The history of the world is often based on coincidences, but sometimes human beings have a hand in them, and this is especially true at sea.
For centuries, ships were the most advanced technical achievements of their time and served to make their owners richer, mightier or just allowed them to survive. What is today the rocket that conquers space was once the proud galleon that crossed the Atlantic. However, size and cannons were not always decisive. The skill of a captain, or lack thereof, as well as the appropriateness of equipment could decide over life or death and even if the ship sank, it is sometimes still possible to trace the reason for a disaster.
For example, when the Mary Rose wreck was excavated in the UK, its cannon doors were found open. These flaps, however, are only opened to shoot, as a violent turning maneuver or a gush of wind can cause the ship to lean to one side and seawater to penetrate the cannon hatches. But if a turn is necessary in combat, one should remember to stop firing and to close the hatches and not turn with open flaps like the captain of the Mary Rose apparently did, especially if the ship has become heavier due to additional cannons that were loaded on board to win the battle.
A similar mistake sealed the fate of the famous Armada, the fleet of Philip of Spain, which sailed to take England. The Spaniards had high, castle-like and, in their opinion, frightening stern superstructures on their ships, which however caused a high center of gravity, which had to be compensated by a greater draught. Yet, this draught made the ships slow and cumbersome. The high superstructures were moreover susceptible to wind and offered easy targets to the lighter and faster ships of the English forces. Of 130 ships, only 68 returned to Spain and many of them fell victim to the storm rather than the enemy.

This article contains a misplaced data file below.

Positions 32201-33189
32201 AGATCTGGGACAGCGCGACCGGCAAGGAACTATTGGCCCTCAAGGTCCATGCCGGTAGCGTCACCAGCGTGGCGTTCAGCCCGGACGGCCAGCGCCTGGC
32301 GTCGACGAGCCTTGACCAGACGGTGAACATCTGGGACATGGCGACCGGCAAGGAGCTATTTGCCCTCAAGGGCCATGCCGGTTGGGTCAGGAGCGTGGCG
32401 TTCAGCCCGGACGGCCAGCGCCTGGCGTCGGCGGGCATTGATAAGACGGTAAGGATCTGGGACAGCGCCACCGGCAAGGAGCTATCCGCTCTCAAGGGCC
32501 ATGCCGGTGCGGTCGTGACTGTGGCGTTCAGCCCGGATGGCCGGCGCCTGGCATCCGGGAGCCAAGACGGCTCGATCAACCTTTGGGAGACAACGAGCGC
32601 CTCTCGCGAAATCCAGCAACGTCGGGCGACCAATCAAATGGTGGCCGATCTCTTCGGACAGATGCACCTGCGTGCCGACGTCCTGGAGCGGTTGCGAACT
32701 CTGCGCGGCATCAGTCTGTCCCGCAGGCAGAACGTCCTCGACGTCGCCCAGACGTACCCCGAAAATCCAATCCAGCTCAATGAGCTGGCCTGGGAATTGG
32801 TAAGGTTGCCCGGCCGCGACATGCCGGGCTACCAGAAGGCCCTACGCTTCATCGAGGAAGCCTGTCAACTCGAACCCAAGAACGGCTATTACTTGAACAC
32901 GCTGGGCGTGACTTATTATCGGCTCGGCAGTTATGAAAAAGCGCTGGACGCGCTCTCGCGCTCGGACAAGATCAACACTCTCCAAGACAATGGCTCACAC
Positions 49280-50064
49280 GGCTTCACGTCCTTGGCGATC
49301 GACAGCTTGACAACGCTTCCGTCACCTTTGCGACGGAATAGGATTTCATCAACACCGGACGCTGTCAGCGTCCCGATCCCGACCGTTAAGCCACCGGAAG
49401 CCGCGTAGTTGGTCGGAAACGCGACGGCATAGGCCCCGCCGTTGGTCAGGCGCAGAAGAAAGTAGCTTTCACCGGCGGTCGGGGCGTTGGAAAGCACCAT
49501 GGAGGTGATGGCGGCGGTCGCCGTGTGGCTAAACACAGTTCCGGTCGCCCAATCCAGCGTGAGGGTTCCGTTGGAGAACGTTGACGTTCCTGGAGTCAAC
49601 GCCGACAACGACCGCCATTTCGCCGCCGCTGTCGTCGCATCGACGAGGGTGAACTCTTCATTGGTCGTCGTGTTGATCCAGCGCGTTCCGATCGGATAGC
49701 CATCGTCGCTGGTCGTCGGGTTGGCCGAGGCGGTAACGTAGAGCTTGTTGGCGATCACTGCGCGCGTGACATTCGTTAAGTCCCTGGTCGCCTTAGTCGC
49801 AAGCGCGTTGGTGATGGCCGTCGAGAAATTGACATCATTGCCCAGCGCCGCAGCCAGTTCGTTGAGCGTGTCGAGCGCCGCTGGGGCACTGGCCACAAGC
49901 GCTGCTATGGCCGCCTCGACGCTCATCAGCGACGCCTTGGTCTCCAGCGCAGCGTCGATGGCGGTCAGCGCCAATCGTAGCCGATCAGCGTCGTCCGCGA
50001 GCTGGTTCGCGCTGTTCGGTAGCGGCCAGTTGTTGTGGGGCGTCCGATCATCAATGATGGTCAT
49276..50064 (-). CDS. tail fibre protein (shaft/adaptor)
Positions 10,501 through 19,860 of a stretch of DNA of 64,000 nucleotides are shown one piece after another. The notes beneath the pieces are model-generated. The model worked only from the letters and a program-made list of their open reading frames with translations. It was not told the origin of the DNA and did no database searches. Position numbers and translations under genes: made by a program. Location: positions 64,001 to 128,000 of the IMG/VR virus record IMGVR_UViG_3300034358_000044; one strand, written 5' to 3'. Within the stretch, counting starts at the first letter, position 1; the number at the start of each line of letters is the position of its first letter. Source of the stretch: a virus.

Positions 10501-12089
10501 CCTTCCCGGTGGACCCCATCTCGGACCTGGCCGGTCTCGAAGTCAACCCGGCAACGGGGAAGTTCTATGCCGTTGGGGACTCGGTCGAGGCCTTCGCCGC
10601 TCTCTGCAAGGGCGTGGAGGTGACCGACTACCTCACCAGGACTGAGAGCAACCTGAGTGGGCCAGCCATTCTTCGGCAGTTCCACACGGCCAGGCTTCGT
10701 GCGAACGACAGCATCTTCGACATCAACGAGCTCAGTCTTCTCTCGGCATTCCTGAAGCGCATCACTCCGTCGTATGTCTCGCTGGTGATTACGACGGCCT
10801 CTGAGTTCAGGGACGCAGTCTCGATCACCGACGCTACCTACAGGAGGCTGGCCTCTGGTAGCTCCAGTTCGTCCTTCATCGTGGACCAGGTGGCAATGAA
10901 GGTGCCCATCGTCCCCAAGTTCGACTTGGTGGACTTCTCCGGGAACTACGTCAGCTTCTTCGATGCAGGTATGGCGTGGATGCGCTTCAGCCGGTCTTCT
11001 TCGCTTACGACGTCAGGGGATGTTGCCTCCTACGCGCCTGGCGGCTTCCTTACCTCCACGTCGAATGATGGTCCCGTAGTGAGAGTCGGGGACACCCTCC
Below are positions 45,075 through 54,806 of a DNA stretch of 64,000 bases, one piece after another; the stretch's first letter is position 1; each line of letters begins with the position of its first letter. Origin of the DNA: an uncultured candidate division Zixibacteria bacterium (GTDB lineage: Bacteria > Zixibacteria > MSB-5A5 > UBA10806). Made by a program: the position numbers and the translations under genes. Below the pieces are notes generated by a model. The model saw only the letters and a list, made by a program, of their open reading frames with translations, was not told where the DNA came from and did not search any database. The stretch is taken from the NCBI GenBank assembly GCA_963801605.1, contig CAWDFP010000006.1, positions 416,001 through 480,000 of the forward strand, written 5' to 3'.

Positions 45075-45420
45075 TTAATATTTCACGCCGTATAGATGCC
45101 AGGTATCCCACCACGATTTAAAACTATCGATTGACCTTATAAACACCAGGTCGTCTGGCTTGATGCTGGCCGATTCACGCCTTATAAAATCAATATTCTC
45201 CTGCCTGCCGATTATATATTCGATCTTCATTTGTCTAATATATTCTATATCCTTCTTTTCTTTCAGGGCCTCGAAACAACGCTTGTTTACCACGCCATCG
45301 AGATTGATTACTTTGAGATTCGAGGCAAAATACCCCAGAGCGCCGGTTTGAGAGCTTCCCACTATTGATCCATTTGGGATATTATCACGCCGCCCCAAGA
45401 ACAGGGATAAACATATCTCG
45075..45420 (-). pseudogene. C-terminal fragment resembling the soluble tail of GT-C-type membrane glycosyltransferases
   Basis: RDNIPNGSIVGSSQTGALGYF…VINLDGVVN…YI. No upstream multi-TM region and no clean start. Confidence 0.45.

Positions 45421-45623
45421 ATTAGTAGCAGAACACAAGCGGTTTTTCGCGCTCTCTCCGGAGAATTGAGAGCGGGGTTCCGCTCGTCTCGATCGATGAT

It was thus essential to have the right ship for the right situation and humanity worked hard to get there.
In a coastal area of Spain, very special shipwrecks give an example to that effort. With the help of the submarine Ictineu, the remains of a wreck were located at Cala Cativa in Spain at a depth of about 30 meters. Looking at the timbers, archaeologists concluded that they were looking at a surprising example of Iberian naval architecture. Unlike Roman ships, the wreck’s frames were tied with ropes. Furthermore, the keel was totally flat. At that time, the Catalan coast was made up of marshes, and these local ships were designed specifically for sailing in that environment to transport wine. Their dimensions and mode of construction show that they were vessels made with indigenous naval techniques specially fitting for the purpose and thus superior to any much more sophisticated, but bigger construction.
Shipbuilding progress was thus crucial to help seafarers to win in the battle for the survival of the fittest. However, just in case and if all intelligence shouldn’t help… there remained still trust in the Almighty as a main seafaring help. Archaeologists thus found in the Spanish wreck, among others, a splendid Iberian coin from the 2nd century BC, from Arse or Bolskan, the present-day Sagunto and Huesca.
It shows the typical effigy of a knight holding a lance. The coin is an offering, which was placed in a hole at the base of the mast to attract good luck and god’s help.